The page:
I have met so many wonderful elderly people who attend daily Mass with me and I am moved by the constancy of their faith and uplifted by the fact that whatever stage of life I am currently in, they have been there before me and have survived it, no matter how difficult it might have been, and they continue to smile and pray and love, and so I know that I too, will survive any difficulties that beset me and I will continue to be able to smile and pray and love.

Recently, one of my elderly friends shared a most interesting story with me. I had never met his wife as he always attends daily Mass alone, so I was surprised when he told me that he and his wife attend a bible study at her church. I boldly asked him what church his wife attended. He answered that she was Presbyterian and that this month they would be celebrating their 45th wedding anniversary. "Wow," I thought, "forty-five years together, each maintaining a separate religion and continuing to remain faithful to their views is an outstanding accomplishment!" Then
he shared something even more astonishing with me. He said that two of his sons are Presbyterian pastors and he is as proud of them as any father could be. "When we get together, we have some very interesting conversations," he said. "And after a couple of bottles of wine, the conversations become even more interesting!" By sharing this story with me including the obvious joy and pride that he felt, he witnessed to the faithfulness required in the vocation of marriage, and I am blessed to carry his story in my heart.

I pray that as the shadow from my own length of days grows, I too, will bring an essence of joy and pride to a younger generation, encouraging them by my example of a life lived well and a faith lived deeply.

Thursday, August 12, 2010

For the Care and Support of your Immortal Souls

A big H/T and thank you to Badger Catholic for posting the entire Mass of Installation for Bishop William Callahan as Bishop of La Crosse, WI. Bishop Callahan was a huge blessing to the Archdiocese of Milwaukee as our auxilliary Bishop and he will be greatly missed. The following quote from his installation homily is a fine example of the great devotion of this very holy man.

"As your Bishop, I accept not simply the care of properties, balancing ledgers and the upkeep of temporal services. As your Bishop, I accept something much more significant-the call of Jesus Christ for the care and support of your immortal souls."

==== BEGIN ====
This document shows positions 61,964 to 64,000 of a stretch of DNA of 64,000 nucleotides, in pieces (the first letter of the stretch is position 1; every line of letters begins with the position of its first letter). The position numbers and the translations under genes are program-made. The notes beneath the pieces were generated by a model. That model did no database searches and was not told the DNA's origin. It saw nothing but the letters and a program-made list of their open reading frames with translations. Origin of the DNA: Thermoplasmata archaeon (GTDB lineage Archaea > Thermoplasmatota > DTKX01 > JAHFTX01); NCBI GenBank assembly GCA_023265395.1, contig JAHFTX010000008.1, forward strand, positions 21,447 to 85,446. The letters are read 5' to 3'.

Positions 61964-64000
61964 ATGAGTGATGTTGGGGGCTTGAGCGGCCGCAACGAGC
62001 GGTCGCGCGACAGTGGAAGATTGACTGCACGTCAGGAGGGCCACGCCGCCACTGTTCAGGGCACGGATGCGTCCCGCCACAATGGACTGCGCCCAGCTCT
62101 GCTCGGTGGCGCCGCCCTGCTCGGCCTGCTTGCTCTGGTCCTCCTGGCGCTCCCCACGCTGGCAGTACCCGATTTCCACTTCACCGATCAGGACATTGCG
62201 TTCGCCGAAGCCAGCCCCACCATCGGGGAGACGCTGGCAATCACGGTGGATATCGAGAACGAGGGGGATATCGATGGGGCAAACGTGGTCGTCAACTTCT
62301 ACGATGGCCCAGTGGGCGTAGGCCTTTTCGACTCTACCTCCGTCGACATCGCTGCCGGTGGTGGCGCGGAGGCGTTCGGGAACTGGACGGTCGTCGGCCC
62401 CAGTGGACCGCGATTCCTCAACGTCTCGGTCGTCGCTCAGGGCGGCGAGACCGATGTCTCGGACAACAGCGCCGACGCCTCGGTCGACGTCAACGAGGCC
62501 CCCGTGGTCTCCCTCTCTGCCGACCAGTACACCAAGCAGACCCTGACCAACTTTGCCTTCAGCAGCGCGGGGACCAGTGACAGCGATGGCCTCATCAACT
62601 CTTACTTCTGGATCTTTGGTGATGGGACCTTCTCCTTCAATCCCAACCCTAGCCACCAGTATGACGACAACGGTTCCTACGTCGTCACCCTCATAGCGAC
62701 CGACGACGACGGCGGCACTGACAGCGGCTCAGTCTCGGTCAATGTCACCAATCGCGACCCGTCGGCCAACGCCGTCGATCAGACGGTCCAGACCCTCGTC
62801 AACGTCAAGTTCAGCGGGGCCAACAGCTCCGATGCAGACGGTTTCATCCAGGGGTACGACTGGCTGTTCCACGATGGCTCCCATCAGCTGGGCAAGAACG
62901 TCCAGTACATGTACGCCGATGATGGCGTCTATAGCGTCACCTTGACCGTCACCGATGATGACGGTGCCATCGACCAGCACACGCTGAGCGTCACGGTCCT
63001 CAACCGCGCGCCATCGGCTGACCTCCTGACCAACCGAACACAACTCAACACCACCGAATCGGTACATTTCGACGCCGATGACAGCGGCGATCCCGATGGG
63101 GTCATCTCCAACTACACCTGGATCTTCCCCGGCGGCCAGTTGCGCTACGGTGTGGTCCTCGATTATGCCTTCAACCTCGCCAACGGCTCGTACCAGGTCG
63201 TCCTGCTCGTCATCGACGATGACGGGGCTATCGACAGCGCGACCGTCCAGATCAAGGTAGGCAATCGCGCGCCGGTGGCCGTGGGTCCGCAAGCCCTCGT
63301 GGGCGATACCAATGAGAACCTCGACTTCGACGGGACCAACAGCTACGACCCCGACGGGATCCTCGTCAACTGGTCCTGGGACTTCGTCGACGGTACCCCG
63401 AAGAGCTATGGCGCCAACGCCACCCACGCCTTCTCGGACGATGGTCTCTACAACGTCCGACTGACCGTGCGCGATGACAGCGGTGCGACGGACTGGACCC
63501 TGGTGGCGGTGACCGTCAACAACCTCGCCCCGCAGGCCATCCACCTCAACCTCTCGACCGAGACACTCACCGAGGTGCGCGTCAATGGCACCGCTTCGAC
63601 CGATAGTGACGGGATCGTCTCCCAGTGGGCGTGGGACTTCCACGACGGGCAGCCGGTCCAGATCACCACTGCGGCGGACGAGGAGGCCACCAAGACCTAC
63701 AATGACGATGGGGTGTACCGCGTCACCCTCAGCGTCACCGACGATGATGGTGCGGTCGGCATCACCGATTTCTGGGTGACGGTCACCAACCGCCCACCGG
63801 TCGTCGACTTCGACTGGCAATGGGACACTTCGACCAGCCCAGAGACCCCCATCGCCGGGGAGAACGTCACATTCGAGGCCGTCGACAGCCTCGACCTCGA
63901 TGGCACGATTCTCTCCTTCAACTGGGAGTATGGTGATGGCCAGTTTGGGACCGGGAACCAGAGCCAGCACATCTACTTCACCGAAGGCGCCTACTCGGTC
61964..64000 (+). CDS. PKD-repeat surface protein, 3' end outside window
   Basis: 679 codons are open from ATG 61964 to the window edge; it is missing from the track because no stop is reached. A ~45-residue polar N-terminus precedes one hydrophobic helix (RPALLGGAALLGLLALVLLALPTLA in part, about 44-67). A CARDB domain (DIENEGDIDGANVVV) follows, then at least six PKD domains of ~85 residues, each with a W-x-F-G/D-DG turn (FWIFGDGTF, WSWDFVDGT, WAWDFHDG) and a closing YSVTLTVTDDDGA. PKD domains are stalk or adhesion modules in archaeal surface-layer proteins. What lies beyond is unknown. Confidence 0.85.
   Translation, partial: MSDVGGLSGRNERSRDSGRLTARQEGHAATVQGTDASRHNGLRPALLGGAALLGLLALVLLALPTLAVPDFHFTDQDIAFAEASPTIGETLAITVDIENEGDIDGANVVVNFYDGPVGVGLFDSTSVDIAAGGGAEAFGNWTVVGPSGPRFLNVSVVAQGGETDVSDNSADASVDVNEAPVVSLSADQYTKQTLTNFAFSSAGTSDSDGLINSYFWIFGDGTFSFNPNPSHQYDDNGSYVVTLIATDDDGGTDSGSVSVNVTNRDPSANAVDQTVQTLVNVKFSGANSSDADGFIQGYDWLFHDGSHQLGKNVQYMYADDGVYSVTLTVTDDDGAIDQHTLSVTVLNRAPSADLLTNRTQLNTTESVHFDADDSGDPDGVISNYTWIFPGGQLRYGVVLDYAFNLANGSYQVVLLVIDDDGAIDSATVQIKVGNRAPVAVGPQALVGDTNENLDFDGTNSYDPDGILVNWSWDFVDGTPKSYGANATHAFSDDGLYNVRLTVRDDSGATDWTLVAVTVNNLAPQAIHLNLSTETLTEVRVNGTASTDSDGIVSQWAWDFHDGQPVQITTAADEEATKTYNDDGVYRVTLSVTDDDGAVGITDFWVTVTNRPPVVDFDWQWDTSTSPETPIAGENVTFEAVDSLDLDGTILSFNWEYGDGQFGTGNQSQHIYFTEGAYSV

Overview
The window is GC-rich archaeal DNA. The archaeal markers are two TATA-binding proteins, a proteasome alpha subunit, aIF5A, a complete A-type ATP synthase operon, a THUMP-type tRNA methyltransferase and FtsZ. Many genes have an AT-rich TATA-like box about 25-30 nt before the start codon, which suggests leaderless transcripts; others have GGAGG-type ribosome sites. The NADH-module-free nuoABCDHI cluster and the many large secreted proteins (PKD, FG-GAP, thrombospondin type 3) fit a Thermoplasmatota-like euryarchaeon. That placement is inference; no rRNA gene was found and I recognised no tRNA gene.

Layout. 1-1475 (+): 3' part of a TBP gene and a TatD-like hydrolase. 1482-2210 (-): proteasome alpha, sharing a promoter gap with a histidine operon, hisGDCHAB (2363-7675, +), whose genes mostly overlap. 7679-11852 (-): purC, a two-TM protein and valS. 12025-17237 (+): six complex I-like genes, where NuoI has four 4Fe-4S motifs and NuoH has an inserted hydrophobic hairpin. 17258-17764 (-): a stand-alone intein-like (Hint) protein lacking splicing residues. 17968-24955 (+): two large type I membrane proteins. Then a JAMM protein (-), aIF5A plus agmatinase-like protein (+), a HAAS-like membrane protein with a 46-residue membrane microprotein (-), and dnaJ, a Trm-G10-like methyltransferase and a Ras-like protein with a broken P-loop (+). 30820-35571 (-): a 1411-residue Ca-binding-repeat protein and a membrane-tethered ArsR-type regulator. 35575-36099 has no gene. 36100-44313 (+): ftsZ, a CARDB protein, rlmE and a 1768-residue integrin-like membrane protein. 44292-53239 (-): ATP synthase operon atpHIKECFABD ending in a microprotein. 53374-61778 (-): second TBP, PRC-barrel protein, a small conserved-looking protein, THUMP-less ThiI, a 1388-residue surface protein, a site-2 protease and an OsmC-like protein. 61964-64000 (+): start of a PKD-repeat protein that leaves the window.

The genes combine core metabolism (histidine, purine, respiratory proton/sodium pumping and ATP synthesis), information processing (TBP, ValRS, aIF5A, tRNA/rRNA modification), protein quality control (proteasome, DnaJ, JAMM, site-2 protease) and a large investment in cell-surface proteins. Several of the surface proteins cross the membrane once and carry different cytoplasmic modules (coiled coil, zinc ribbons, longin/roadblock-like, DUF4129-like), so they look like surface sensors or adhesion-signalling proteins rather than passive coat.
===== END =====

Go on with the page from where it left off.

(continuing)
For more quotes from his outstanding homily, visit Credo Catholic.

Wednesday, August 11, 2010

He Knows Me So Well

Nineteen years we've walked
side by side through life.

I try to hide who I am,
thinking I'm so clever
thinking he doesn't really know me;
doesn't really understand me,
because we're so different.

He likes watching cooking shows,
I like cooking for church events.
He likes playing sports,
I like praying at Mass.
He likes to create gadgets,
I like to create prayers.
He likes hard rock music,
I like church music.
He likes resting on the couch,
I like resting in God's love.

But I was wrong in thinking that he doesn't know me,
in thinking that we were growing apart
because my single-mindedness is hard to miss.
I'm sure he knows me better than I know myself.

I want to be angry when he teases
but I can't stay mad because he makes me laugh
when he tells tall-tales about me to our children.

He says:
"Mom will only watch football if it's the Seminarians vs. the Priests"
"Don't mess up mom's plans for her day off: first she has a meeting with Fr. Don, then she has a meeting with Fr. Carl and then a meeting with Fr. Dennis. Next, she has spiritual direction and then she has to drive across town to meet with her friend so that they can talk about priests."

My husband knows me completely;
he knows that I'm a church-girl
through and through.

And he listens most attentively,
with all the love and interest he can muster,
when I excitedly share an
insightful homily with him,
or tell him about the Saint of the Day.

And he joins me on Sunday
head bowed, hand in mine,
giving the gift of ourselves,
our symbol of the union
between God and humanity-our marriage,
back to our Creator
on the one day each week
that is set aside for Him alone.

He knows me so well
and yet, he loves me anyway
and we'll continue to walk
through life together,